In the year 1860, the reputation of Doctor Wybrow as a London physician reached its highest point. It was reported on good authority that he was in receipt of one of the largest incomes derived from the practice of medicine in modern times.
One afternoon, towards the close of the London season, the Doctor had just taken his luncheon after a specially hard morning's work in his consulting-room, and with a formidable list of visits to patients at their own houses to fill up the rest of his day—when the servant announced that a lady wished to speak to him.
'Who is she?' the Doctor asked. 'A stranger?'
'I see no strangers out of consulting-hours. Tell her what the hours are, and send her away.'
'I have told her, sir.'
'And she won't go.'
'Won't go?' The Doctor smiled as he repeated the words. He was a humourist in his way; and there was an absurd side to the situation which rather amused him. 'Has this obstinate lady given you her name?' he inquired.
'No, sir. She refused to give any name—she said she wouldn't keep you five minutes, and the matter was too important to wait till to-morrow. There she is in the consulting-room; and how to get her out again is more than I know.'
Doctor Wybrow considered for a moment. His knowledge of women (professionally speaking) rested on the ripe experience of more than thirty years; he had met with them in all their varieties—especially the variety which knows nothing of the value of time, and never hesitates at sheltering itself behind the privileges of its sex. A glance at his watch informed him that he must soon begin his rounds among the patients who were waiting for him at their own houses. He decided forthwith on taking the only wise course that was open under the circumstances. In other words, he decided on taking to flight.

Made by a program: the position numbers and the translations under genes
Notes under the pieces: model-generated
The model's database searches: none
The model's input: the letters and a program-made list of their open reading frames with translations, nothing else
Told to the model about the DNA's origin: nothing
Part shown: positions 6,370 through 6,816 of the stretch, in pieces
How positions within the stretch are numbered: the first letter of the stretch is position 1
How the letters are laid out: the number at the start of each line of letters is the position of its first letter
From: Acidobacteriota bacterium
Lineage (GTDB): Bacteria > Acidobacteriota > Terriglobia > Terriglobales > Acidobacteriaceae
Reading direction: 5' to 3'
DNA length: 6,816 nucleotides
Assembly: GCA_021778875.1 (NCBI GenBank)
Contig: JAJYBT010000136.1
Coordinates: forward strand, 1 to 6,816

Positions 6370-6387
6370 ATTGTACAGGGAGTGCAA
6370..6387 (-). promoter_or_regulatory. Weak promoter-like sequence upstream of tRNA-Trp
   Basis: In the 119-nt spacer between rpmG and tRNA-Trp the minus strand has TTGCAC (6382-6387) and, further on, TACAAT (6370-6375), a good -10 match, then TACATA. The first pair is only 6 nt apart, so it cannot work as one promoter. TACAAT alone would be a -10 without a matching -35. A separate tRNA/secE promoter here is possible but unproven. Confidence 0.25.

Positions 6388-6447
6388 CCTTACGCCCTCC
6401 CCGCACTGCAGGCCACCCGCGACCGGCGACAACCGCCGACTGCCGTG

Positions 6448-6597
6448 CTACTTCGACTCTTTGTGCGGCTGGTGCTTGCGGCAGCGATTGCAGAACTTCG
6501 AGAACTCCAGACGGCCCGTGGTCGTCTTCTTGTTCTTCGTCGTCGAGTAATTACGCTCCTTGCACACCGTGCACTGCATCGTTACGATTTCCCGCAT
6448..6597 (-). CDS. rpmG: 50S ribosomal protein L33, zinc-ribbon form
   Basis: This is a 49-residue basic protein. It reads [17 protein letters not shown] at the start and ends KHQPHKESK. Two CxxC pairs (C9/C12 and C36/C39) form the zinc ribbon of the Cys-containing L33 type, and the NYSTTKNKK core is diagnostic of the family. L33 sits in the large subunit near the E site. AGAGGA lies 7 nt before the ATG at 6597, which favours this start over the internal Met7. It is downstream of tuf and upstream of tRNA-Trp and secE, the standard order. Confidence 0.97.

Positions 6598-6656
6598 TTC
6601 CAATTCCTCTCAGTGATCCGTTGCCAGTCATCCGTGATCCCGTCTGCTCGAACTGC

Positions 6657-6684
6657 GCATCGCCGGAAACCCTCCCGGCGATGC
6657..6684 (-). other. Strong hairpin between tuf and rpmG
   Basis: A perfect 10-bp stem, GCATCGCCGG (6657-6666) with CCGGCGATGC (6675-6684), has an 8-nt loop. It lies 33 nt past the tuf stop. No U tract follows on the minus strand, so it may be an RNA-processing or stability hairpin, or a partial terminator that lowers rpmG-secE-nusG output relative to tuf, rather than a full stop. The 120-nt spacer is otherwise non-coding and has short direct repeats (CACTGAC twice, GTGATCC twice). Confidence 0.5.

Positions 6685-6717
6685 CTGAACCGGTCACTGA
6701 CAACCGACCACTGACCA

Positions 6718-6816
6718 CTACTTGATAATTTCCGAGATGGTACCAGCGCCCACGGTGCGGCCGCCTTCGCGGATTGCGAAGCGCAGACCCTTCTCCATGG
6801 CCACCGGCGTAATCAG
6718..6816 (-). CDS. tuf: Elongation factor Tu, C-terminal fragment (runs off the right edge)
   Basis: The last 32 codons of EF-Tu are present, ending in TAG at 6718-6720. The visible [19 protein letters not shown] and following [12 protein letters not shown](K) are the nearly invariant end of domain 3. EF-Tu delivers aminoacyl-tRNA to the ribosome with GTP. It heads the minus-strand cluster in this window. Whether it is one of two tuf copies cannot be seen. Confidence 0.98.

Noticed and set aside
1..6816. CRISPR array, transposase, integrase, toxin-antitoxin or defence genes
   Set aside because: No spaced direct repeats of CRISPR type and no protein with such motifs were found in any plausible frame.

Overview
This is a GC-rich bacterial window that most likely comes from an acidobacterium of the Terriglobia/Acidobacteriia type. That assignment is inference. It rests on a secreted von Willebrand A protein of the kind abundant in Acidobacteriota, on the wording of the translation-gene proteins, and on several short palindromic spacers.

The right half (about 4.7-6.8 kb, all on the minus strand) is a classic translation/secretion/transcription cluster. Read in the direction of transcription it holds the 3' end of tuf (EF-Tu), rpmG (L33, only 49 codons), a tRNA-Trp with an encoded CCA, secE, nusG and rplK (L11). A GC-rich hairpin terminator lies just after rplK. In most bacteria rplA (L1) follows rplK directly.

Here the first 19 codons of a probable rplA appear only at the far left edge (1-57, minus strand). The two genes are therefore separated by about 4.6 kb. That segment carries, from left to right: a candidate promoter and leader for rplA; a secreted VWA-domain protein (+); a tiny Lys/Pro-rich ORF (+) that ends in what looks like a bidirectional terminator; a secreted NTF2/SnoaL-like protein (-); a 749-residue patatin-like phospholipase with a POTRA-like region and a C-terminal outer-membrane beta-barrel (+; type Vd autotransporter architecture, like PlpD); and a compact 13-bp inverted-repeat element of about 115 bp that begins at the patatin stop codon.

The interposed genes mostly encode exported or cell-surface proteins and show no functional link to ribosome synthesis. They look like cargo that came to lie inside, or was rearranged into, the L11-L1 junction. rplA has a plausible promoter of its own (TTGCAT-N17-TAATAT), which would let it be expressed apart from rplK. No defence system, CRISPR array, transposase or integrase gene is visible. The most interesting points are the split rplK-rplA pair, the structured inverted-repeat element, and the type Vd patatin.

'Is the carriage at the door?' he asked.
'Very well. Open the house-door for me without making any noise, and leave the lady in undisturbed possession of the consulting-room. When she gets tired of waiting, you know what to tell her. If she asks when I am expected to return, say that I dine at my club, and spend the evening at the theatre. Now then, softly, Thomas! If your shoes creak, I am a lost man.'
He noiselessly led the way into the hall, followed by the servant on tip-toe.
Did the lady in the consulting-room suspect him? or did Thomas's shoes creak, and was her sense of hearing unusually keen? Whatever the explanation may be, the event that actually happened was beyond all doubt. Exactly as Doctor Wybrow passed his consulting-room, the door opened—the lady appeared on the threshold—and laid her hand on his arm.
'I entreat you, sir, not to go away without letting me speak to you first.'
The accent was foreign; the tone was low and firm. Her fingers closed gently, and yet resolutely, on the Doctor's arm.
Neither her language nor her action had the slightest effect in inclining him to grant her request. The influence that instantly stopped him, on the way to his carriage, was the silent influence of her face....